Halabi conceives that the state and federal government could respond to states that shut down commerce and public spaces for a period by releasing more rescue stimulus to small businesses, although he's not relying on that happening.
Neither businesses nor state and local governments have control over whether the federal government makes more COVID stimulus available at a later date, and a federal response at this point seems to tilt toward a focus on quickly bringing a coronavirus vaccine to the fore, possibly by mid-2021.
President-elect Joe Biden's transition team has signaled that Biden at this time would not aim to enact a unilateral, national COVID lockdown.
Media reports indicate that President Donald Trump's administration continues to keep Biden's transition team at arms length on COVID-19 briefings that have come since the Nov. 3 presidential election.
Shawnna Shabani, co-owner of the Eagle Inn Family Restaurant on Janesville’s south side, isn’t entertaining the idea of a shutdown, but she might be the city’s poster child for taking what public officials and businesses have referred to as “an abundance of caution” during the COVID pandemic.
Shabani on Monday was decked out in protective glasses, a surgical mask, a head covering and gloves and a plastic face mask adorned with printed eyebrows.
The operator of the family diner said she still sees too many people come into her restaurant with no mask on and no intention to wear one. That’s because the state exempts masks in bars and restaurants. It bothers Shabani, particularly because she has worked hard to keep her regular patrons safe.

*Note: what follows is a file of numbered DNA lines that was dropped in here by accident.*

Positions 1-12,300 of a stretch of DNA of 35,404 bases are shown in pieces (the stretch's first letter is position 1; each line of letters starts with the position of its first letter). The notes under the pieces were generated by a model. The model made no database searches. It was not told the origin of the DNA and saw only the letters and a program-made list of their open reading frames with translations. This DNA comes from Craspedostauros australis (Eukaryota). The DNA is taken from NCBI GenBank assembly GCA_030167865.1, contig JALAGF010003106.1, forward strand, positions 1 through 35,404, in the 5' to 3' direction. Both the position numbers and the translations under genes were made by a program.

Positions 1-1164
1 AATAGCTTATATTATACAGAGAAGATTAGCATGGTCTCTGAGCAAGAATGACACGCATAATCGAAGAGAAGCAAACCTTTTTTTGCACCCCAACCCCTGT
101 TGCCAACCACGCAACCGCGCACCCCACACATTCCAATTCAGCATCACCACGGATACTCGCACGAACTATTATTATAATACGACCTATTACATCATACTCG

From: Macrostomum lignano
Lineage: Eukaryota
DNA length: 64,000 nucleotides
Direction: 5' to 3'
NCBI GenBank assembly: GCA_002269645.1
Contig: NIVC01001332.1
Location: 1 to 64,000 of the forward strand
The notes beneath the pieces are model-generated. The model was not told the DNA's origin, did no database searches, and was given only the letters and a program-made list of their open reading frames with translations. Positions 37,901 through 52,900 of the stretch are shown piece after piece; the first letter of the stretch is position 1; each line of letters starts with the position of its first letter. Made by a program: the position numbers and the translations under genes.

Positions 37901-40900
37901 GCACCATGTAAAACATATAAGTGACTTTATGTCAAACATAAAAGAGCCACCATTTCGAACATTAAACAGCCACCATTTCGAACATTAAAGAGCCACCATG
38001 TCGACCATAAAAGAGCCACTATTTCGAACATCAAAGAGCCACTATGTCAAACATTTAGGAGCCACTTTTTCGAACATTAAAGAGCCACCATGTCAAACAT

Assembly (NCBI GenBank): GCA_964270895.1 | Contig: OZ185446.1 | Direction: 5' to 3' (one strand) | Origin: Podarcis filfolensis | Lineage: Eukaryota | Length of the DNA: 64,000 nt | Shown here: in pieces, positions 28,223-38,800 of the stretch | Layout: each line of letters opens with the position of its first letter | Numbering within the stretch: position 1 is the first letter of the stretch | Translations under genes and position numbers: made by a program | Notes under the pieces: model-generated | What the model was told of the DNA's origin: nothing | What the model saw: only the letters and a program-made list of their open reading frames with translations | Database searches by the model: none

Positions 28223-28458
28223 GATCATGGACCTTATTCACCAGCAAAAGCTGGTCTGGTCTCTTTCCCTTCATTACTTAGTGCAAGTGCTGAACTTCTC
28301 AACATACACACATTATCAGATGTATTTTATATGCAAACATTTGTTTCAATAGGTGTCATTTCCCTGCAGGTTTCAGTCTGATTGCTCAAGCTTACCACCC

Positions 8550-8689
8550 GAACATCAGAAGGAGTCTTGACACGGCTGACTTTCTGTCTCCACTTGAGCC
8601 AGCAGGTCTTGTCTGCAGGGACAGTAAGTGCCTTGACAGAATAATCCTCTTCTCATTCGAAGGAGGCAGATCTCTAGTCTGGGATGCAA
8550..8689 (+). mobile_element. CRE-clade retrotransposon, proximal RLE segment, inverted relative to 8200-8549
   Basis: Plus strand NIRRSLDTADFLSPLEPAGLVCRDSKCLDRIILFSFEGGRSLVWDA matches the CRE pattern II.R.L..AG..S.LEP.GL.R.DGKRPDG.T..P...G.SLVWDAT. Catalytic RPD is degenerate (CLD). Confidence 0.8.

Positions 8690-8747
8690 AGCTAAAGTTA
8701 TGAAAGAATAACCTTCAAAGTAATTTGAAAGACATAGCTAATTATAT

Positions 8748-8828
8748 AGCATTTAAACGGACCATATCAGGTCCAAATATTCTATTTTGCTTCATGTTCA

The restaurant’s dining counter for weeks has had police tape cordoning it off to customers, an eye-catching reminder that the restaurant continues to adhere to social distancing guidelines.
At noon Monday, Shabani had about seven patrons dining in, and large swaths of the dining room were vacant, with some areas blocked off to seating.
Not once in the last several months, Shabani said, has she had a crowd anywhere near 50% capacity. Like Halabi, she said, most times she sees far less than a 25% capacity crowd.
Shabani said there has been only one time she was busy enough to have to ask patrons to wait outside until enough capacity opened to let them in under county guidelines.
The customers ended up waiting in their car until they could be seated inside, Shabani said.
“I don’t expect that to work again, not now. People are getting tired of the pandemic. They’d probably leave and go someplace else where people aren’t asking these things out of them,” she said.
Shabani said she would adhere to the county’s 25% capacity recommendation because it’s systematic with the amount of foot traffic she is seeing.
She said she gives a “yes and no” vote to continued government recommendations on social distancing and crowd-limit recommendations. It’s in part because she has to—for her business’s own good but also her customers’ well-being.
“I’ll continue to take the same COVID measures because if I don’t have my customers to come back to patronize here, then I’m not going to have a business,” Shabani said.
“But if my customers, for example, are dying off one by one from COVID, I’m gonna go out of business either way.”
This article has been altered from an earlier version to include a restaurant owner's comments on the prospect of more federal COVID-19 stimulus being released to small businesses.